LAS VEGAS In his annual state-of-the-industry address -- opening the first keynote session of the Consumer Electronics Show here Thursday, Consumer Electronics Association (CEA) chief Gary Shapiro delivered his familiar anti-regulation message, but in slightly stronger tones than usual, condemning assistance given to companies that received government assistance during the current recession.
| The CEA boss delivers his CES keynote|
Channeling his inner Darwin, Shapiro said, "Every failed company propped up means that its competitors have to compete with a subsidized company."
Shapiro was careful not to identify the most prominent propped-up company bailed-out by federal assistance in 2009, General Motors. But his implication was already clear, since he had arrived onstage in a new Ford and proceeded to introduce keynote guest Alan Mullaly, CEO of the Ford Motor Co., the only U.S. automaker not bailed out by the federal government.
Indeed, Shapiro admitted that consumer electronics suffered its share of "failed companies." He noted that for the first time in the history of CES, the past year marked an overall decline in revenues for the industry.
However, despite his aversion to government meddling in commerce, Shapiro's "free trade" message was ambiguous. On the subject of recycling -- a strong initiative of CEA -- he called for a "national solution" to resolve a hodgepodge of state-by-state regulations. Without elaborating on details, he advocated a "national system" somehow based "on the free market, not a government mandate."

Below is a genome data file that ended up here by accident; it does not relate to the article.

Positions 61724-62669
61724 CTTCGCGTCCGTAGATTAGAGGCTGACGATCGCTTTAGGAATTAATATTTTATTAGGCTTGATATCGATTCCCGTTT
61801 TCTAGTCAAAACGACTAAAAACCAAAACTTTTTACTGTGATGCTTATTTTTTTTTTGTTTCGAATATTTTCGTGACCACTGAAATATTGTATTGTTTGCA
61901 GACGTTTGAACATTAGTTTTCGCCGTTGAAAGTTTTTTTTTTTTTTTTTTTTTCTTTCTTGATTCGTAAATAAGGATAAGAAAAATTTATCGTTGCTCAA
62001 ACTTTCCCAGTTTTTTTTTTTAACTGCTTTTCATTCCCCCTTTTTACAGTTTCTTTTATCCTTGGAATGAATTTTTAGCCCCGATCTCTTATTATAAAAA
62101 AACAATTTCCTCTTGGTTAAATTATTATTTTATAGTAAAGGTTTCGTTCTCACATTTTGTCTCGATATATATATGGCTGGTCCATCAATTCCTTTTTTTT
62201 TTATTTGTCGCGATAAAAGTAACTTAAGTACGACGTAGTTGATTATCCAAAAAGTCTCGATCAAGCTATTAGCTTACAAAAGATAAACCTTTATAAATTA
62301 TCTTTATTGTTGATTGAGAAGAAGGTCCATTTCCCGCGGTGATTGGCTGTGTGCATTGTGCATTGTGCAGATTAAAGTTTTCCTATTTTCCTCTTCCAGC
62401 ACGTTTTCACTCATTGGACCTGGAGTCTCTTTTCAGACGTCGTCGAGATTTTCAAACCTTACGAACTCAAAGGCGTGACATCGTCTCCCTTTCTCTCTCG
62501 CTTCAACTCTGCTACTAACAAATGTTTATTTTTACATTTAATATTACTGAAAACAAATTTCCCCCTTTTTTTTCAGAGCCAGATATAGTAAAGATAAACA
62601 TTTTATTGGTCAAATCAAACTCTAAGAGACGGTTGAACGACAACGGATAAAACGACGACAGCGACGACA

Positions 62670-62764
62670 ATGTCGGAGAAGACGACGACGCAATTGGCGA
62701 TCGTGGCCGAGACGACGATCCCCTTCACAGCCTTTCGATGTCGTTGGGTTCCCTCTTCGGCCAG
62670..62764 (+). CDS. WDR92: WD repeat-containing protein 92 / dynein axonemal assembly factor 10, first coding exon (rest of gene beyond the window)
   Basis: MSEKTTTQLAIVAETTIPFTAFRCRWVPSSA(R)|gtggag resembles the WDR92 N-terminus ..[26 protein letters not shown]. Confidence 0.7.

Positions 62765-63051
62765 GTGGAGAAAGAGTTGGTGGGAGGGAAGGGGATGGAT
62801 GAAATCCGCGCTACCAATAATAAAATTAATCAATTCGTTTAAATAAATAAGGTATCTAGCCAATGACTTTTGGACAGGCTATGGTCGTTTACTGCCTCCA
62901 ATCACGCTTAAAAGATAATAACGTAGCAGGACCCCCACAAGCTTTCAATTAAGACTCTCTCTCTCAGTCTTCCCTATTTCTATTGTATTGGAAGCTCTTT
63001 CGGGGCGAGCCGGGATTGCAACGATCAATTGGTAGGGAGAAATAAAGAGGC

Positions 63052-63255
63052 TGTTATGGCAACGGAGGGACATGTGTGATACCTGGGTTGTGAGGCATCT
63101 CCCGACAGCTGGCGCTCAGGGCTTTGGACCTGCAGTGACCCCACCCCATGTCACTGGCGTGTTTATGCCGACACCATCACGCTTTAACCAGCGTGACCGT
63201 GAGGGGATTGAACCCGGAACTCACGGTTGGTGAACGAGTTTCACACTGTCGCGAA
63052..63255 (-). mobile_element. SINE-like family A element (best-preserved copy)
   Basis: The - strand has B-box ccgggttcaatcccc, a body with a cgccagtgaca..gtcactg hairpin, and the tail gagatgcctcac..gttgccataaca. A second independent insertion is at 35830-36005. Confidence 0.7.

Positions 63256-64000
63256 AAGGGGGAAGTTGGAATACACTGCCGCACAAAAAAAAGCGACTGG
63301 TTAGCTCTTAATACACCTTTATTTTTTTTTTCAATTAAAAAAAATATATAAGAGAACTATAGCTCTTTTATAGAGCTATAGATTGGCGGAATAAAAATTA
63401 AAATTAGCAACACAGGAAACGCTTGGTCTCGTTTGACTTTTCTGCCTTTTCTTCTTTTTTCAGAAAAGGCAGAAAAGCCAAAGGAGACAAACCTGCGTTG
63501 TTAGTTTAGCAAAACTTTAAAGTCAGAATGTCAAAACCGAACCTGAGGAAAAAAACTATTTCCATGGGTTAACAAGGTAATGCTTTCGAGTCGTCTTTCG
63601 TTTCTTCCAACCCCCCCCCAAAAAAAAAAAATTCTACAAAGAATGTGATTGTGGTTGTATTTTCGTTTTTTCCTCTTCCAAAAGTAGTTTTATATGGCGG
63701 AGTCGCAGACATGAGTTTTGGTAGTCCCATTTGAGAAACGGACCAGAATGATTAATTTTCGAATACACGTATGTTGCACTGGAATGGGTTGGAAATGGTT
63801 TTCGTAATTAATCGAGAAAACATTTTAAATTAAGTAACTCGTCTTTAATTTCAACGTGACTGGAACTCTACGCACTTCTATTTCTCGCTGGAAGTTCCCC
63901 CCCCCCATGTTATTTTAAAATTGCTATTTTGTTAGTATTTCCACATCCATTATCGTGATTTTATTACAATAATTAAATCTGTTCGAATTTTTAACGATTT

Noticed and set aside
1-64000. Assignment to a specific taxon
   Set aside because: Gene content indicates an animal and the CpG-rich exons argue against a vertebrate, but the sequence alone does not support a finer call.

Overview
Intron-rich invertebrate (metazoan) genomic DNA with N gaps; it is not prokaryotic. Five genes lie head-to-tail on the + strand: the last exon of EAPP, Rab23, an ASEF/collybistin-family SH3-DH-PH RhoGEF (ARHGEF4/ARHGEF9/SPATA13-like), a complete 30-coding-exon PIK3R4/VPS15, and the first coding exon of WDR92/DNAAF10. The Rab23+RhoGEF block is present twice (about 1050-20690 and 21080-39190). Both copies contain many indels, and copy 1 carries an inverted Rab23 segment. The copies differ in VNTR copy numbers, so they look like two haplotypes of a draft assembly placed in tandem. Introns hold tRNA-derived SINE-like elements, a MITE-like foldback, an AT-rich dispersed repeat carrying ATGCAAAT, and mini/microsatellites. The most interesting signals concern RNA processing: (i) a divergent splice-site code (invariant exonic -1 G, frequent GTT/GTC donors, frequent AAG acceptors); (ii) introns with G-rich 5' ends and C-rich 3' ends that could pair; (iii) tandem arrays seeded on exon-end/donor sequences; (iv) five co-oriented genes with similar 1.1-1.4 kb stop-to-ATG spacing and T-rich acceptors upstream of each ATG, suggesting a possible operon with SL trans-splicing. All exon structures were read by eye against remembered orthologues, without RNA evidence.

He also said that, although CEA deplores any government involvement in the market, it has bowed to reality by boosting its lobbying presence in Washington, D.C. Shapiro boasted that CEA is now the 12th largest association seeking influence among members of Congress.
Shapiro's emphasis was on innovation. He described the silver lining, or "bright light" in this "harsh recession" as the nation's spirit of innovation, and consumer electronics as "the most innovative industry" in the world.
In a period of retrenchment and a fierce struggle for survival that has "created winners and losers," companies capable of innovation must "break out and do something different," said the CEA chief.
"Innovate," said Shapiro, "or die!"
And do it, he added, without the crippling assistance of America's nanny state. "If you believe in innovation, don't just sit by and watch," he urged. "Join our movement."
Shapiro said, "Innovation is our destiny, but it must follow free-market principles," lest the consumer electronics industry fall into the trap of "spending our seed corn on an entitlement society."